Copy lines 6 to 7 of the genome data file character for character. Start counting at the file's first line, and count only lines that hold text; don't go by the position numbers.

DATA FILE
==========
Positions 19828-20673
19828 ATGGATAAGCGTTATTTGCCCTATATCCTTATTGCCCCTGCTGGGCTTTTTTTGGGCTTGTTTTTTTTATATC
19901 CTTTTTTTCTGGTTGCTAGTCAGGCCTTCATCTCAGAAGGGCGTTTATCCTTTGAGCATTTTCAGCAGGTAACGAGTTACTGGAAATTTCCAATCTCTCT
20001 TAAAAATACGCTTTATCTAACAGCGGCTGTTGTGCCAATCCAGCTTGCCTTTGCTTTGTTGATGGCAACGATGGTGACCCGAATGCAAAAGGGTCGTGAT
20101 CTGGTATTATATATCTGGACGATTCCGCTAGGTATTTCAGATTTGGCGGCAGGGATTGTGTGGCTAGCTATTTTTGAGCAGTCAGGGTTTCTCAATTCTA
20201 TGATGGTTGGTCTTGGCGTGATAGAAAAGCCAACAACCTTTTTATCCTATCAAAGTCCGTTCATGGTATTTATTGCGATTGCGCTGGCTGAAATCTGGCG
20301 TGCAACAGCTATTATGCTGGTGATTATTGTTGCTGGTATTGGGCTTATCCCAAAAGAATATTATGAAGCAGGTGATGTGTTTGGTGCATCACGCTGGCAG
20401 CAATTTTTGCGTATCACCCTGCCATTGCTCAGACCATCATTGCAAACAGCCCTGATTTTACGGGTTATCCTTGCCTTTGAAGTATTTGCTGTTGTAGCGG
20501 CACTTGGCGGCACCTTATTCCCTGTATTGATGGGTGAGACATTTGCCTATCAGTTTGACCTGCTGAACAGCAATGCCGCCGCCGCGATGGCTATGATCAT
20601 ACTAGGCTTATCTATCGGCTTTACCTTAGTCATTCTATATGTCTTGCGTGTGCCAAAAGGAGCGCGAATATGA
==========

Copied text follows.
20201 TGATGGTTGGTCTTGGCGTGATAGAAAAGCCAACAACCTTTTTATCCTATCAAAGTCCGTTCATGGTATTTATTGCGATTGCGCTGGCTGAAATCTGGCG
20301 TGCAACAGCTATTATGCTGGTGATTATTGTTGCTGGTATTGGGCTTATCCCAAAAGAATATTATGAAGCAGGTGATGTGTTTGGTGCATCACGCTGGCAG